40th Annual Webster Fall Festival Honors Gloria Brigham


By Dave Polley

This year’s 40th Annual Webster Fall Festival will be dedicated to Gloria Brigham, aged 93. Brigham and her late husband Jack recalled the excitement of the early discussions on preserving some of the history and earlier life of Webster Township.

“Jim Parker and Rev. John Gardner, along with my friend Marjorie Smyth were key people in making this a reality.” Brigham remembers when May Mast sold land to relocate the Wheeler Blacksmith Shop from North Territorial to the grounds. “We hired Amish men from near Coldwater to take the shop down board by board and then rebuild it in the present location. Each night they were driven back to Coldwater. They worked so hard.”

Gloria Brigham. Courtesy of Webster Historical Society.

A particularly fond memory of previous Fall Festivals for Brigham was the second one in 1983 which featured a local Homes Tour. The Brigham house, off of Webster Church Road, was one of the featured homes. A few years prior, Gloria had seen ads in the magazine Early American Life for a New England Bow House kit – one in which the roof is bowed in the shape of a ship. The Brighams and their four children were living on Merkel Road at the time. After much discussion over some time with regular ads continuing to be posted in the magazine, Gloria was finally able to convince Jack to order the kit. Their Merkel Road place sold much faster than anticipated. They purchased land from church friend May Mast. Jack scouted out where a fox den was located on the property with the belief that foxes would favor “perkable” ground. Jack found a den and that is near where their house stands today surrounded by Gloria’s beautiful gardens. “We have never had a problem with that septic field,” Gloria states.

“That year was crazy,” recalls Gloria. “What were we thinking?! We unloaded the truck in one October day and lived that winter in a trailer behind the house. Jack did most of the work on my dream home.”

The nearness to Troop 477 Scout Cabin was quite convenient for Jack who was the leader and Scout Master for over 60 years. Many Eagle Scout projects dot both the grounds of the historic Webster Village and Webster Church along with the Scadin parsonage property to the north. There is a large plaque noting the various Eagle Scout Projects on the interior west wall of May’s Barn.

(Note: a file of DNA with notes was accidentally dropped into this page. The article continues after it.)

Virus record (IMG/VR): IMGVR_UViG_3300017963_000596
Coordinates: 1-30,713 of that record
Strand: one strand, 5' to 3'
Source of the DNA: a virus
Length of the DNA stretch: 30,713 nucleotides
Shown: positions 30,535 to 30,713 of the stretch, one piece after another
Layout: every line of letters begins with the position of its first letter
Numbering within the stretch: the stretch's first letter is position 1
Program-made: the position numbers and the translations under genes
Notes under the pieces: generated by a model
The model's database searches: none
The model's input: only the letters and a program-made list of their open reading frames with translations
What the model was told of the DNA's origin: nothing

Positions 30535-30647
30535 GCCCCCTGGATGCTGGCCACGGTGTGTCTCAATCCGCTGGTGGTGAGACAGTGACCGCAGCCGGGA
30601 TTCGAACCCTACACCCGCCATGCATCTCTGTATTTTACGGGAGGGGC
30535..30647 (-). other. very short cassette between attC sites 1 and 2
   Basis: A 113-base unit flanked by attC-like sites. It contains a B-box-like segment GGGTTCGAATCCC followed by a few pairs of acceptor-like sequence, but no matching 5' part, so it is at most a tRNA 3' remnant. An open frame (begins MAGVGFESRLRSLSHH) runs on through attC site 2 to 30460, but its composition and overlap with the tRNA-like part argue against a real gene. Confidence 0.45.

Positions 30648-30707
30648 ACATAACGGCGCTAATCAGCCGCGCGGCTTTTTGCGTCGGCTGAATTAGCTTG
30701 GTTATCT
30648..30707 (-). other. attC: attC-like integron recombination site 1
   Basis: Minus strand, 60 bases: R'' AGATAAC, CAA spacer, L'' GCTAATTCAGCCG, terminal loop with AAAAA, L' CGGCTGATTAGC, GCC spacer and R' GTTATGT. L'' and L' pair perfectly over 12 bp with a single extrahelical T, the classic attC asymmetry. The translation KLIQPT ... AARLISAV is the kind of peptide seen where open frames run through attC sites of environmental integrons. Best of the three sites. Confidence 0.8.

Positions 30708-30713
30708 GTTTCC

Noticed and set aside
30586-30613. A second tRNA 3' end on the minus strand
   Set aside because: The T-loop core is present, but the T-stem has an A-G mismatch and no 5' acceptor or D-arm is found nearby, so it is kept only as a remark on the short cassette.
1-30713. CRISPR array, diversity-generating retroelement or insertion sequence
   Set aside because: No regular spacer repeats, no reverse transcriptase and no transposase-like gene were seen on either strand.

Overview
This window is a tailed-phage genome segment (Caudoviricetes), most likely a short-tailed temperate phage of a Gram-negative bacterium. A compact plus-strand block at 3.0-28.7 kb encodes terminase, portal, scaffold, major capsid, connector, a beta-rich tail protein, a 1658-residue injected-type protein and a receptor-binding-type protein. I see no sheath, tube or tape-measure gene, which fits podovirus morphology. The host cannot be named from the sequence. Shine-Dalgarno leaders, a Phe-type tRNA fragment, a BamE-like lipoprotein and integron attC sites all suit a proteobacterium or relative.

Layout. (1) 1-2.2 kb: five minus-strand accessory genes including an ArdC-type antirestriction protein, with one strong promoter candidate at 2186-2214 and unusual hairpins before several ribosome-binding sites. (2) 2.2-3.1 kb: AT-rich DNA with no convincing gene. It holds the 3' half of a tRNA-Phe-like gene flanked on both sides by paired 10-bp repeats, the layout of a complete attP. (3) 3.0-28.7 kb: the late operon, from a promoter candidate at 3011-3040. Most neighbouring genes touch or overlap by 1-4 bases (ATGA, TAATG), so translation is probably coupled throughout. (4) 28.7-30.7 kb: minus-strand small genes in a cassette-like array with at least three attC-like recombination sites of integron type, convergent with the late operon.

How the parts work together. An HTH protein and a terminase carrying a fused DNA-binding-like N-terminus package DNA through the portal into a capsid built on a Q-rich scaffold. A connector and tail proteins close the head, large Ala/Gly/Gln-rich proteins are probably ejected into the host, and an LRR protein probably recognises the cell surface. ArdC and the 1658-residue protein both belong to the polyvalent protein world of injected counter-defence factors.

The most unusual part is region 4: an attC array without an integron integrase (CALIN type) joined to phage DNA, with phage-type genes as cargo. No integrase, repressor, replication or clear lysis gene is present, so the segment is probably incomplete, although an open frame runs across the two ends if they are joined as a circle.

Gloria Brigham’s eyes twinkle and face quickly grins as she recalls the moving of Podunk School and the Old Town Hall from their historic locations to Webster Village. She also heartily commends Dave Calhoun and Dan Chapman for their work in seeing the dream of a general store become realized in the fundraising and construction of Kleinschmidt’s General Store. “That was quite a group of people that came together to start all this,” Brigham reminiscences.

The Webster Township Historical Society and the Webster United Church of Christ invite everyone to the 40th annual Webster Fall Festival. A 10AM auction kicks off a fun-filled day complete with several musical performances from the Dieterle Corncrib, inside the church sanctuary, to the steps of the Boy Scout Cabin. Those wanting a school lesson of yesteryear are invited by the school marms to classes in the one room Podunk Schoolhouse. Pioneering and homesteading skills of wool dyeing, blacksmithing, log hewing, tatting, and scrub board washing will be on display. Locally grown popcorn, hot dogs, pulled pork and many different options at the Taste of Webster will be available to folks.

This event is very child-friendly with farm animals, face painting, discovery tables, stilts, Old Fashioned candies at the General Store and hayrides. Other rare activities will include watching a baseball game played by 1860 rules, sheepdog herding demonstrations, a handpan and singing bowls concert, and a labyrinth walk. Favorites such as the Rummage Sale, Artisan booths, and the RFD Boys will return.

The festival takes place on the grounds of the Webster United Church of Christ, the Webster Township Hall, and the Webster Historical Society all near where Farrell and Webster Church Roads intersect. Parking and admission are free. The grounds of the historic Webster Village look different from years past. Today there are paved walkways to each building coming off a paved ellipse in the center of the grounds. Inside the ellipse is May’s Garden (reminiscent of gardens in the late 1800’s), straw bale mountain for kid climbing pleasure, and performances by Sweet Pea. Gloria Brigham will be honored about 5:15 on the stage of the Corncrib. A Flaming Arts Show by Sweet Pea in the Village Green will wrap up the day’s festivities. 

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